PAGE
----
Mr. Phil King
Pouch No. 1
Woodbourne, NY 12788
The staff of the Committee on Open Government is authorized to issue advisory opinions. The ensuing staff advisory opinion is based solely upon the information presented in your correspondence.
Dear Mr. King:
I have received your letter of May 22 and the correspondence attached to it. You have sought an advisory opinion concerning what you consider to have been a denial of a request for records by the Office of the Queens County District Attorney. The records sought involve a witness, presumably in your case, and you were informed that no records responsive to the request could be found.
In this regard, I offer the following comments.
First and perhaps most important, the Freedom of Information Law pertains to existing records. Further, §89(3) of that statute provide in part that an agency need not create a record in response to a request. If indeed the Office of the District Attorney does not maintain the records sought, the Freedom of Information Law would not apply. For instance, if there is no record of an agreement concerning immunity between the person you named and the Probation Department or the Office of the District Attorney, there is nothing to be disclosed under the Freedom of Information Law, and the agency would not be obliged to prepare a record containing the information sought on your behalf.
Second, when an agency indicates that it does not maintain or cannot locate a record, an applicant for the record may seek a certification to that effect. Section 89(3) of the Freedom of Information Law provides in part that, in such a situation, on request, an agency "shall certify that it does not have possession of such record or that such record cannot be found after diligent search." If you consider it worthwhile to do so, you could seek such a certification.
I point out that in Key v. Hynes [613 NYS 2d 926, __AD 2d__ (1994)], it was found that a court could not validly accept conclusory allegations as a substitute for proof that an agency could not locate a record after having made a "diligent search". However, in another decision, such an allegation was found to be sufficient when "the employee who conducted the actual search for the documents in question submitted an affidavit which provided an adequate basis upon which to conclude that a 'diligent search' for the documents had been made" [Thomas v. Records Access Officer, 613 NYS 2d 929, __AD 2d__ (1994)].
Lastly, when requested materials exist as records and can be located, the Freedom of Information Law is based upon a presumption of access. Stated differently, all records of an agency are available, except to the extent that records or portions thereof fall within one or more grounds for denial appearing in §87(2)(a) through (i) of the Law. With regard to "rap sheets" or criminal history records, the general repository of those records is the Division of Criminal Justice Services. While the subject of a criminal history record may obtain such record from the Division, it has been held that criminal history records maintained by that agency are exempted from public disclosure pursuant to §87(2)(a) of the Freedom of Information Law [Capital Newspapers v. Poklemba, Supreme Court, Albany County, April 6, 1989]. Nevertheless, if, for example, criminal conviction records were used in conjunction with a criminal proceeding by a district attorney, it has been held that the district attorney must disclose those records [see Thompson v. Weinstein, 150 AD 2d 782 (1989); also Geames v. Henry, 173 AD 2d 825 (1991)]. It is also noted that while records relating to convictions may be available from the courts or other sources, when charges are dismissed in favor of an accused, records relating to arrests that did not result in convictions are generally sealed pursuant to §160.50 of the Criminal Procedure Law.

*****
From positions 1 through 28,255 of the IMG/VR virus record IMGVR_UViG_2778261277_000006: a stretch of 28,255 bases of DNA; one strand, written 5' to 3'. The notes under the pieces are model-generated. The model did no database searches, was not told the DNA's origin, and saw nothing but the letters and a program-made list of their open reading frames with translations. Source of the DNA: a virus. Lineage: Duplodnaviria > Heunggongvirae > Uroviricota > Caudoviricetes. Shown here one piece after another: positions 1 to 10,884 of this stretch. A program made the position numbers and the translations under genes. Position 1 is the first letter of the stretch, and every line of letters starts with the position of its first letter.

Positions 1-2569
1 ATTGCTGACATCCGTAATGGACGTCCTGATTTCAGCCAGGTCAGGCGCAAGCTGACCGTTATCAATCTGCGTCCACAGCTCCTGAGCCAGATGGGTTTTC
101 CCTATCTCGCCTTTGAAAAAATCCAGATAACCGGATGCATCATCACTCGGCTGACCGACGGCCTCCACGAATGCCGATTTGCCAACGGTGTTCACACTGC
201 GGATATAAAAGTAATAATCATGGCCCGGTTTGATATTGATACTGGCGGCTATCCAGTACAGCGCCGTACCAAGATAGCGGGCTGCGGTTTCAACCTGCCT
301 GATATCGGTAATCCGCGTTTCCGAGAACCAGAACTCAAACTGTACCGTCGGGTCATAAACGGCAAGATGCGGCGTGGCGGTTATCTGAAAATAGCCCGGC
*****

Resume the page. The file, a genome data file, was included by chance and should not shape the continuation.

With respect to the other kinds of records which you referred, if such records exist, it is likely in my view that they could be withheld in whole or perhaps in part pursuant to §87(2)(b) as an unwarranted invasion of personal privacy, §87(2)(e) on the ground that they constitute records compiled for law enforcement purposes which if disclosed would reveal "confidential information relating to a criminal investigation", or §87(2)(f) on the ground that disclosure would endanger one's life or safety.
I hope that I have been of some assistance.
Robert J. Freeman
cc: William J. Horwitz